Had I missed something? Was I witnessing the collapse of civilisation?

No. It’s not the end of the world. There is no novel coronavirus in Thanet. There have been a grand total of six cases in all of Kent and Medway. The chance of catching novel coronavirus in the UK is currently a little over 0.000003%. You’re more than twice as likely to be struck by lightning in the UK than catch it.

On the other hand, the chance of dying from the flu—not catching it but dying from it—based on this winter alone is just under 0.00001%. Flu is a much greater risk than novel coronavirus. Even if you do end up catching novel coronavirus, and then have to self-isolate, you can still get deliveries. The supermarkets will be able to drop supplies to your front door. The government advice is to wash your hands regularly, but if you buy all the soap then it doesn’t matter how many times you wash your hands—if no one else can then you are not protected! It’s as if half the population of Thanet have lost their minds.

So to those people who have been out buying all the soap and medicine, I want to say this:

Are you all really that selfish that you would deprive others of basic hygiene just in case you need to spend two weeks at home? Are you that callous and inconsiderate that you would deny a baby pain relief because your own child might, at some point in the future, need some, and so you buy up all the bottles?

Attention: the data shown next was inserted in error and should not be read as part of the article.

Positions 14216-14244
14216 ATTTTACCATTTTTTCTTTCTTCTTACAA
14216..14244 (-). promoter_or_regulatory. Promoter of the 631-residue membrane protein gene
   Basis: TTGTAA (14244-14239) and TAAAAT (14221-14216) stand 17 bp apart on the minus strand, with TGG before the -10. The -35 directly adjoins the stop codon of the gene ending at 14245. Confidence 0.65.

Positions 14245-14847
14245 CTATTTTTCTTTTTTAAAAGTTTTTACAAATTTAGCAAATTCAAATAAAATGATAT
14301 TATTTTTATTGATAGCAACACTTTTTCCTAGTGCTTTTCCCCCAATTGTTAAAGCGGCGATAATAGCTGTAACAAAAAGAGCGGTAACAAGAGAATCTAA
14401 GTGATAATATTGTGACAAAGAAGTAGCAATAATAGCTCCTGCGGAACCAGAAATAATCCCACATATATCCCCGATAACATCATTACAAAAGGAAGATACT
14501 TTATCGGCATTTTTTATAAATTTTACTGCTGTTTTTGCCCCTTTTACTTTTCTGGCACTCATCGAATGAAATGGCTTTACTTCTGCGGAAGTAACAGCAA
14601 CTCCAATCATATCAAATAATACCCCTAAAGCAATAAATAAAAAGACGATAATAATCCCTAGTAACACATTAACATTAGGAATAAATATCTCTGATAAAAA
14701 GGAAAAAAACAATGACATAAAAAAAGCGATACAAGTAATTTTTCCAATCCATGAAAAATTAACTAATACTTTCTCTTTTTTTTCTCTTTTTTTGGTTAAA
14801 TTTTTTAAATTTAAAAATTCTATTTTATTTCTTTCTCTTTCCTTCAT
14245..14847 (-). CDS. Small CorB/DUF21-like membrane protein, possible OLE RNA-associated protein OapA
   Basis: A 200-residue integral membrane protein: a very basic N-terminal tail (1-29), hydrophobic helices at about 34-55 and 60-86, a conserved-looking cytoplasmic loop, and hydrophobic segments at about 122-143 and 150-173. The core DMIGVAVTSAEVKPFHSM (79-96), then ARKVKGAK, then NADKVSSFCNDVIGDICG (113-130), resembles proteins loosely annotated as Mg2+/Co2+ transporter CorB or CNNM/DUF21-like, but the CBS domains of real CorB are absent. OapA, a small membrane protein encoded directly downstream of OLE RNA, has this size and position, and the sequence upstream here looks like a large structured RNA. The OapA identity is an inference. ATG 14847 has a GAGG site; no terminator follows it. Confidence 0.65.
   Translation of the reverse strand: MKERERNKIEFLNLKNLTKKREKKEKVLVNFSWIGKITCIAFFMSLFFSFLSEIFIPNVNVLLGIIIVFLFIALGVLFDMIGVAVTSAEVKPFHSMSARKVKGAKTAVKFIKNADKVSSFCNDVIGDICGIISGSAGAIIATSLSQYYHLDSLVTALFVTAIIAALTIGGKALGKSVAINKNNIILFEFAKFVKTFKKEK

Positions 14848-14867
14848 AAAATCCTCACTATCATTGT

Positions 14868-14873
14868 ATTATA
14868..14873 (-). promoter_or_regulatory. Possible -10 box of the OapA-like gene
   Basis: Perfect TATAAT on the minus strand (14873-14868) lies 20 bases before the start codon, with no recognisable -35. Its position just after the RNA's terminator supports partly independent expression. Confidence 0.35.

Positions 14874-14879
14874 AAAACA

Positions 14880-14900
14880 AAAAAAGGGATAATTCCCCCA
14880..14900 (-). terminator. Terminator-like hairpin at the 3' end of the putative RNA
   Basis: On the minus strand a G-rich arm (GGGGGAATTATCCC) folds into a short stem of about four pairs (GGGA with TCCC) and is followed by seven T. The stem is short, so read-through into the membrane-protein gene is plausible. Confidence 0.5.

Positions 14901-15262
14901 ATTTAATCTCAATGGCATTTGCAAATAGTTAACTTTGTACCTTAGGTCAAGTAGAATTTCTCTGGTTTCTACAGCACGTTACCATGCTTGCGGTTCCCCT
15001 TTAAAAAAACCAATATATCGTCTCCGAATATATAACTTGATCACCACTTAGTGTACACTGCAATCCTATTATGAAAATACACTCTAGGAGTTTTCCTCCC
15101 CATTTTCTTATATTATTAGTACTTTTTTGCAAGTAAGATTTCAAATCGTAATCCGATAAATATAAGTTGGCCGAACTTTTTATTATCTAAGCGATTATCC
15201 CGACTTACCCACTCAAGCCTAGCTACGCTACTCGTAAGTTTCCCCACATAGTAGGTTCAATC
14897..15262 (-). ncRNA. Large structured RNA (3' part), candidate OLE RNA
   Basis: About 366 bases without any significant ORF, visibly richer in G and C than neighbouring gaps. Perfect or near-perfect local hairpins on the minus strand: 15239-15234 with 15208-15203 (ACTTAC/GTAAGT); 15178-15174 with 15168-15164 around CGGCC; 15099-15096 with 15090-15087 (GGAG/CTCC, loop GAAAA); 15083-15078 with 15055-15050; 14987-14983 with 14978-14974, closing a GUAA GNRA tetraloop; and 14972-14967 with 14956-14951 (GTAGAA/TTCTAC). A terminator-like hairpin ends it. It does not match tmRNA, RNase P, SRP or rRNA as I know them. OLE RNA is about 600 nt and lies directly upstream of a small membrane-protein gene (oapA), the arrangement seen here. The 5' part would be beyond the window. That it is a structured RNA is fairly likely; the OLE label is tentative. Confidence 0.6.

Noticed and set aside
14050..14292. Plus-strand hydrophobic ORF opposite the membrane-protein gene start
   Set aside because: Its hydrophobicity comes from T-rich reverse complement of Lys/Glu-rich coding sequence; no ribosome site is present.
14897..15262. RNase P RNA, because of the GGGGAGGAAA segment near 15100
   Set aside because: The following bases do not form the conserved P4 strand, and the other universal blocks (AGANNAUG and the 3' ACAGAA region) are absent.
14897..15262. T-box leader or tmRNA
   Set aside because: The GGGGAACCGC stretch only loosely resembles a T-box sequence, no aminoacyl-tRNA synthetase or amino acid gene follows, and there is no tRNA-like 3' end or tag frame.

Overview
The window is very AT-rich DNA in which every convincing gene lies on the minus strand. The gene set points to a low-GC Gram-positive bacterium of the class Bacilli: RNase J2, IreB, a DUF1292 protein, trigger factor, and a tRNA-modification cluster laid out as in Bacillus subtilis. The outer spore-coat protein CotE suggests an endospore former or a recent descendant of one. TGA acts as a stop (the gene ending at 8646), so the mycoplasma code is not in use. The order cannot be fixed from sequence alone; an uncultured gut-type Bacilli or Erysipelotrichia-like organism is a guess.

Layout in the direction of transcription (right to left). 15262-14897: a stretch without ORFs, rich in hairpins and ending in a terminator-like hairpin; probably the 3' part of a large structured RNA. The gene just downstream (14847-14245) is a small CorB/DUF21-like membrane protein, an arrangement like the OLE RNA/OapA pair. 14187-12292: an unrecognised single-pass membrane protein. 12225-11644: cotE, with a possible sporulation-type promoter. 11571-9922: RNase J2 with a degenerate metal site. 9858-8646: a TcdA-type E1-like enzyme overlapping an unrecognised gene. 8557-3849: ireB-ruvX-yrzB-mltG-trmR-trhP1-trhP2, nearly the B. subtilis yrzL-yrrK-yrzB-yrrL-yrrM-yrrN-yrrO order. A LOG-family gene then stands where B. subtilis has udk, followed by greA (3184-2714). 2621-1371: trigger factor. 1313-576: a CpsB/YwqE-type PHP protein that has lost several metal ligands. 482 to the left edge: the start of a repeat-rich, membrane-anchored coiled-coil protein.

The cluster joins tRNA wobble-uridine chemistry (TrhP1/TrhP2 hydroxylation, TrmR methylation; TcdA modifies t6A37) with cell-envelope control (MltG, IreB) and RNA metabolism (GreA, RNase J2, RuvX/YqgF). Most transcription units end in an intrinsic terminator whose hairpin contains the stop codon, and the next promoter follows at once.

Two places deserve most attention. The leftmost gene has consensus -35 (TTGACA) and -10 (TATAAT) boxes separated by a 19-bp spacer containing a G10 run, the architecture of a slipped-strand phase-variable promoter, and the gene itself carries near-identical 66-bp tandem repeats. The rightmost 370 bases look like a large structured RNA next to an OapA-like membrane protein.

I am horrified. What are you thinking?

Stop acting like this is some kind of disaster. Show some compassion. What about people who cannot afford to stock up, and who buy things week-on-week? Are they less deserving of cleanliness than you? Or people who rely on deliveries because they cannot leave the house? What about care workers, children, people who work with food, people with disabilities?

What’s next? Breakfast cereal? Are we going to see Black Friday mark two, with shoppers fighting in the aisles over the last box of Weetabix?

Panic buying is selfish and stupid. Just because other people are doing it, doesn’t mean you need to as well. Think about other people instead of yourselves. There is more than enough to go around.

Also, coronavirus is a virus. That means antibacterial hand wash doesn’t kill it.

Go chew on a shark until you’ve calmed down a bit. Trust me, it works.

6 Comments

  1. Well said – I cannot believe people. My poor elderly father takes regular paracetamol for back pain and he is now struggling to get any. And as you say if people buy up all the hand soap they will still get infected if everyone can’t wash their hands!

  2. Thank you so much Seb for the voice of reason. I cannot understand people who have this mentality. It saddens me that they are part of the same species as me.

  3. “Old school” gripe water was always the cure-all for distressed babies – then the authorities removed the magic ingredient.

    Generations of contented babies grew into contented children, contented teenagers and contented adults.